2. Choose a College That Fits You

There are a lot of factors that can affect a college decision. "What do my family and friends think about it?" "Is it in an area of the country in which I want to live?" "Does it serve waffles AND pancakes in the cafeteria?" However, none should outweigh whether the college will deliver what a student wants out of higher education. The educational consultants had this to say.

Find schools where you will be educationally successful and socially happy. - Marilyn Emerson (College Planning Services, Inc., New York, NY)

Choose a college based on what YOU desire in a school and on what fits your personality and learning style best. Forget about what your friends think. Remember that college is what you make it, and prestige should not be the decision-maker. - Calli Christenson, (CLC College Prep Services, Lubbock, TX)

When someone offers an opinion of a college, whether good or bad, try to find out what's behind it. Get to the facts, and then see how those facts fit with your own needs. - Sally Springer (Springer Educational Consulting, Davis, CA)

It's easy to end up with the same college list that your friends have and applying to the colleges that are local, or well-known, or the ones that you talk about with family and friends. Challenge yourself to keep an open mind, discover new colleges and give yourself more options! You never know, you may fall in love! - Brooke Daly (Advantage College Planning, Raleigh, NC)

Make sure you like all of the colleges you are applying to. Many students end up attending their safety colleges. - Todd Johnson (College Admissions Partners, Minnetonka, MN)

Don't just concentrate on researching your "reach" schools. Spend a significant amount of time seriously researching more probable options. - Robyn Moreth (RTM College Consulting, Arlington Heights, IL)

Apply to all of your colleges before Thanksgiving of your senior year and apply to rolling admissions colleges as soon as applications are available. That way you will have eliminated much of the last minute stress and stand a chance of being admitted to one or more schools. - Francine Schwartz (Pathfinder Counseling LLC, East Lyme, CT)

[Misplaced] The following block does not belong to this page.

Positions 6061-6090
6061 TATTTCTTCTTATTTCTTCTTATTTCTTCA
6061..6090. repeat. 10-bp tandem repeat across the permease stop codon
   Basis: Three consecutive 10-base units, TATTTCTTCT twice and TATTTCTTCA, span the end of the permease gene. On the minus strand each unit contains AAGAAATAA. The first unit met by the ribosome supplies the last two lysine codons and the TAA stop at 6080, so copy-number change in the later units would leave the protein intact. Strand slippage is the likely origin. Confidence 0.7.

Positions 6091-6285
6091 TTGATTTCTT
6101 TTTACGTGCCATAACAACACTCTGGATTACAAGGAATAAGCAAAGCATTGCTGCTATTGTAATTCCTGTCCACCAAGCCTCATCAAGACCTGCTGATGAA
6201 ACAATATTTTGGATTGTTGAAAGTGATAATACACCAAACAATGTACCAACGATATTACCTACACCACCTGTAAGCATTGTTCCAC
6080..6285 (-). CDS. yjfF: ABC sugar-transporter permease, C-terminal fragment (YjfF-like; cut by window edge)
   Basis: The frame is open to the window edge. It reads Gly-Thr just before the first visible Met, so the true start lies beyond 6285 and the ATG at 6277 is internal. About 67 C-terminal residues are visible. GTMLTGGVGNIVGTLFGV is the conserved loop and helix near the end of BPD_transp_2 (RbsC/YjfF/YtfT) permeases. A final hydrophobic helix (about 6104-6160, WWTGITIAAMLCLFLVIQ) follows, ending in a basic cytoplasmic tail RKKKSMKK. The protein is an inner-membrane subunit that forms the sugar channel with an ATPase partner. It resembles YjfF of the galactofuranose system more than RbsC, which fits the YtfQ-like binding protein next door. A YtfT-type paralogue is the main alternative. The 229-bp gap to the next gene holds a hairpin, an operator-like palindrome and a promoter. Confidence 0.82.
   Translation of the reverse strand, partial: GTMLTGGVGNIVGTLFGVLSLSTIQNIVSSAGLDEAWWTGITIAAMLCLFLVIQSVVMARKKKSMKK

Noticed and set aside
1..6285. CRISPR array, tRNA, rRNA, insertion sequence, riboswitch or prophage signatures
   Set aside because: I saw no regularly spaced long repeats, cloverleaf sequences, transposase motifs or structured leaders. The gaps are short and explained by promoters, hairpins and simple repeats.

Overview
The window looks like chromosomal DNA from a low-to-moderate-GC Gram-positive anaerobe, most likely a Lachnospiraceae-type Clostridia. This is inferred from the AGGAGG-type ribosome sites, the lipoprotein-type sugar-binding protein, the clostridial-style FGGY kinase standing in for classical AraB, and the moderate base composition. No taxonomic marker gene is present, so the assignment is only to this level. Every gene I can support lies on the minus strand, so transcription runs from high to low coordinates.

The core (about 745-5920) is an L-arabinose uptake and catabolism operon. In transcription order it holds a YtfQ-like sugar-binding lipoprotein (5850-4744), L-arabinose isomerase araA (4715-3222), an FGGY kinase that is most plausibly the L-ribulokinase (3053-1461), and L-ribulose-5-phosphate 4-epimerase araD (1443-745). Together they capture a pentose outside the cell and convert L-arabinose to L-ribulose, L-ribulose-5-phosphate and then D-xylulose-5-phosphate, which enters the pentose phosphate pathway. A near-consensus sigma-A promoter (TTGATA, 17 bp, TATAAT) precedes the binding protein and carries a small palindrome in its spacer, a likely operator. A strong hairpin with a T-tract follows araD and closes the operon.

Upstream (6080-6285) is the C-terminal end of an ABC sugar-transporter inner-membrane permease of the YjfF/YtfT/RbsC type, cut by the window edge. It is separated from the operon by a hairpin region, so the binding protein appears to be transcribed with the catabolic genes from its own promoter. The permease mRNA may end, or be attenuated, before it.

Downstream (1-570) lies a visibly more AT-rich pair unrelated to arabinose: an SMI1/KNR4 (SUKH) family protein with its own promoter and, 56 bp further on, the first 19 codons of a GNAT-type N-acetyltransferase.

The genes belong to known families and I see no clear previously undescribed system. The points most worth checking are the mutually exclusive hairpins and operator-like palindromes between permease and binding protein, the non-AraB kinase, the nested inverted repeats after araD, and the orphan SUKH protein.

3. Visit colleges early and often

Go See Campus is a big supporter of making visits to colleges. It turns out that educational consultants are, too.

Don't be limited by geography. Even though you think you have no desire to go to college close to home, visit local schools if you don't have the time, money or incentive to venture further right away. Visiting schools by type rather than specific fit will help you get a sense of what it is you are looking for. - Ginger Fay (Fay College Counseling, Washington, DC)

During your freshmen and sophomore years, you can explore the different types of colleges and universities in your immediate area to determine what feels right. You can consider your high school curriculum options and how they might impact college choices. Starting early allows you time to process the information and to review material in-depth. - Kiersten Murphy (Murphy College Consultants, Issaquah and Seattle, WA)

There is only so much you can get from reading websites, books, and social media sites. A visit while the college is in session gives you a real look into the culture of a school and if you think you can call it home for the next four years of your life! - Judy Zodda (Zodda College Services, Framingham, MA)

Visit prospective colleges whenever possible. An area's "mores"—its specific customs, weather patterns, the pace of life, and even language and speech patterns—contribute to the culture in different parts of the country. Students need to consider their personal comfort level: are they open to differences or do they prefer the familiar? - Marilyn Emerson (College Planning Services, Inc., New York, NY)